Reports are coming in of dry streams, failed crops and food shortages. Children are drinking from shallow wells. At River View School, which is close to the Zambezi River, water is generally pumped from the river using an electric pump, but when there is no electricity, water has to be drawn from the river. Last week, a fourteen year old boy had a narrow escape. As he was drawing the water a friend noticed a crocodile heading towards him and thankfully alerted the boy in time!

We have successfully installed a number of bore holes and Indian hand pumps in schools, clinics and rural communities. This facility not only provides safe drinking water, but also a source of irrigation for school gardens to create sustainable feeding programs. As maize is rain dependent we have introduced sorghum seeds for schools, the crop requires less water, along with vegetable seeds. This has helped tremendously as all the maize crops in the area have failed. Sorghum provides a nutritional alternative to maize.

Our priority over the next few months will be to source funds to provide more remote schools and clinics with bore holes, and to donate extra seeds to to help alleviate hunger.

Links:

Feb 12, 2016

Thousands of Orphans Have a Better Life

Orphans at N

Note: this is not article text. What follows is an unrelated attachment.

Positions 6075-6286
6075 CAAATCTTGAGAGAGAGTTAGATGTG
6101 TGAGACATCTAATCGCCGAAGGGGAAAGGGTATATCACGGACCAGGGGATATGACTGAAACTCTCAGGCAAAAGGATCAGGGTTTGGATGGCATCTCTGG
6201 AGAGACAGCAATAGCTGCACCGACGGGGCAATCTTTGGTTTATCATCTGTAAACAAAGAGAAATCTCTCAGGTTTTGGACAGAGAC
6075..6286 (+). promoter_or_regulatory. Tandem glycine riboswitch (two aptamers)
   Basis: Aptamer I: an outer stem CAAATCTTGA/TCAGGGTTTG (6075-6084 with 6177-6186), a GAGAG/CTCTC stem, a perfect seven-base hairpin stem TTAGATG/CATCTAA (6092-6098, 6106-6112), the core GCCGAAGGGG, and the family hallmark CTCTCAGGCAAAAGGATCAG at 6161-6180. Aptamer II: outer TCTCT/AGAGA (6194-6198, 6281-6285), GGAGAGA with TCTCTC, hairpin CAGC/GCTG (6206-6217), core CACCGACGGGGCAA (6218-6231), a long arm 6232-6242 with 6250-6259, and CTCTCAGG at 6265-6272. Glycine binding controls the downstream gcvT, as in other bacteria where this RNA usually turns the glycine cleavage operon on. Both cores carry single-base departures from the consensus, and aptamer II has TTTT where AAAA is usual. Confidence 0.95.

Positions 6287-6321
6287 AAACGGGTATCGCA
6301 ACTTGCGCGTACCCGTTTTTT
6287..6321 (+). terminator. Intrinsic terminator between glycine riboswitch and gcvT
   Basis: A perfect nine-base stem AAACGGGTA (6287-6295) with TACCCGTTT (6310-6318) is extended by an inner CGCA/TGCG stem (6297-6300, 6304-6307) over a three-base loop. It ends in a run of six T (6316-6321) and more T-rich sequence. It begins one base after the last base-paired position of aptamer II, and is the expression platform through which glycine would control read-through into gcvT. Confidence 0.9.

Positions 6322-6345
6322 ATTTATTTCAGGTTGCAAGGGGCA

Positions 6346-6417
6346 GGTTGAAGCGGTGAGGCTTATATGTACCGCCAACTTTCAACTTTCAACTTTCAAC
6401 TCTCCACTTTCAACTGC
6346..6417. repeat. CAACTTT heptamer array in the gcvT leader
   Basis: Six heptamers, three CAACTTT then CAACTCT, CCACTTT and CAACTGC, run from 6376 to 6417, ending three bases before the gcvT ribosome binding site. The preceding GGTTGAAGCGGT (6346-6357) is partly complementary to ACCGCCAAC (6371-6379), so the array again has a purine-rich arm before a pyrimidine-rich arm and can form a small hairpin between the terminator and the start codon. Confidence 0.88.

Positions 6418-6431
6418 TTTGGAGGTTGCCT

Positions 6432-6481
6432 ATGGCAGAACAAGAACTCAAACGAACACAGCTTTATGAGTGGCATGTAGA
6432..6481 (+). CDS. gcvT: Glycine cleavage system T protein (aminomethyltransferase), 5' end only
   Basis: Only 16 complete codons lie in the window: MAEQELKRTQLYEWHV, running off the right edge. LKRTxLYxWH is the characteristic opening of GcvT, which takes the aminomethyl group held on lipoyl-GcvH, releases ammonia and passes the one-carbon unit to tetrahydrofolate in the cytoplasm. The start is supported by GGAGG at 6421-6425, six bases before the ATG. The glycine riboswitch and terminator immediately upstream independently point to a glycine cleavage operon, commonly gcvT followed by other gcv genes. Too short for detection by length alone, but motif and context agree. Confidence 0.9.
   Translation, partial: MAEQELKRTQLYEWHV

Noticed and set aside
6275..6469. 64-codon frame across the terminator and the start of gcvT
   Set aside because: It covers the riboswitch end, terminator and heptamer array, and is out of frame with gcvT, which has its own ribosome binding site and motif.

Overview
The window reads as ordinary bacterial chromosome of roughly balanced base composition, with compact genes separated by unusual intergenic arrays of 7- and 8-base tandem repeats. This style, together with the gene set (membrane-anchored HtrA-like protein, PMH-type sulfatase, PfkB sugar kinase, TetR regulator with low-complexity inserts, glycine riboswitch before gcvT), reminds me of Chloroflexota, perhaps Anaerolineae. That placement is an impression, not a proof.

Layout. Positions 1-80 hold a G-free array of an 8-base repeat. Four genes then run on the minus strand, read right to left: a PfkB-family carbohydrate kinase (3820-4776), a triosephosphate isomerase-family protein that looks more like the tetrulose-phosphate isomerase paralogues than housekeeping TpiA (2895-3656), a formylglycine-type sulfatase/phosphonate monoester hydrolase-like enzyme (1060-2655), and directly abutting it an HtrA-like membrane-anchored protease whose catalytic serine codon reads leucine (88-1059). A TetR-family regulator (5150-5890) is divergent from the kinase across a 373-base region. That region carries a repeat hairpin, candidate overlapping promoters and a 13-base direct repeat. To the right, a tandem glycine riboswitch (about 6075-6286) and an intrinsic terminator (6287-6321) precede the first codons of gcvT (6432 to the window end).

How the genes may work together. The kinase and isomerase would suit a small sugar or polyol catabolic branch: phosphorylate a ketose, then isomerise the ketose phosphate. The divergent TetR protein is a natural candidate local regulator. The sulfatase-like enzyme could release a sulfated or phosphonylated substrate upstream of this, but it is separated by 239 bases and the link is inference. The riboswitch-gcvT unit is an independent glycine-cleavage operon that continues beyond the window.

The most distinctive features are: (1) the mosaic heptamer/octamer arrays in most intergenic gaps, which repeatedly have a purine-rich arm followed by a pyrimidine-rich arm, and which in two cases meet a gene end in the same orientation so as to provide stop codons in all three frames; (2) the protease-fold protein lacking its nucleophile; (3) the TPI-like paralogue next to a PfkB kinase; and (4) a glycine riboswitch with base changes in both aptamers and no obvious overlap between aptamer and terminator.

Orphans at N'gandu School, Mukuni Chiefdom

It is almost ten years since The Butterfly Tree started its orphan support program in Zambia, to date around 1,000 individual orphans have received a sound basic education. Many pupils have since completed high school, others are attending college, while a number have sought employment.

Within a short time of working on this project we realised that it is not only education that the orphans in these remote villages need. Besides going to school they must have safe water to drink, access to better healthcare, improved housing conditions, and sanitation facilities. Consequently we created a holistic approach to the welfare of these vulnerable children by adding bore holes and latrines in schools, building clinics and providing support for malaria and HIV prevention.

Every family has been affected by the HIV pandemic, which has resulted in leaving 1.2 million orphans without one or both parents. Our workshops helped to build confidence and create peer educators who can then go on to teach HIV prevention in schools. This is proving to be the most successful method.

Our holistic approach has enabled us to reach out to several thousand children in the Mukuni, Musokotwane, Sekute and Nyawa Chiefdoms. We have built entire new schools in areas where children had never attended school. Virtually every project we do is for the benefit of the orphans.

In September 2012 when HRH The Princess Royal visited our projects at Mukuni Village, at the end of her tour she said ‘working with orphans is not easy, but you seem to have got it right.'

Now as we approach our second decade our aim is to expand into other Chiefdoms and communities that receive little help. We are delighted to tell you that we have been able to sustain our ability to run the charity both in the UK and Zambia entirely by volunteers, with the addition of Frank Maiolo who helps with this orphan support program in the USA. Most of them have been with us since 2006, and thanks to their dedication and commitment these orphans have a much better chance in life.

Links: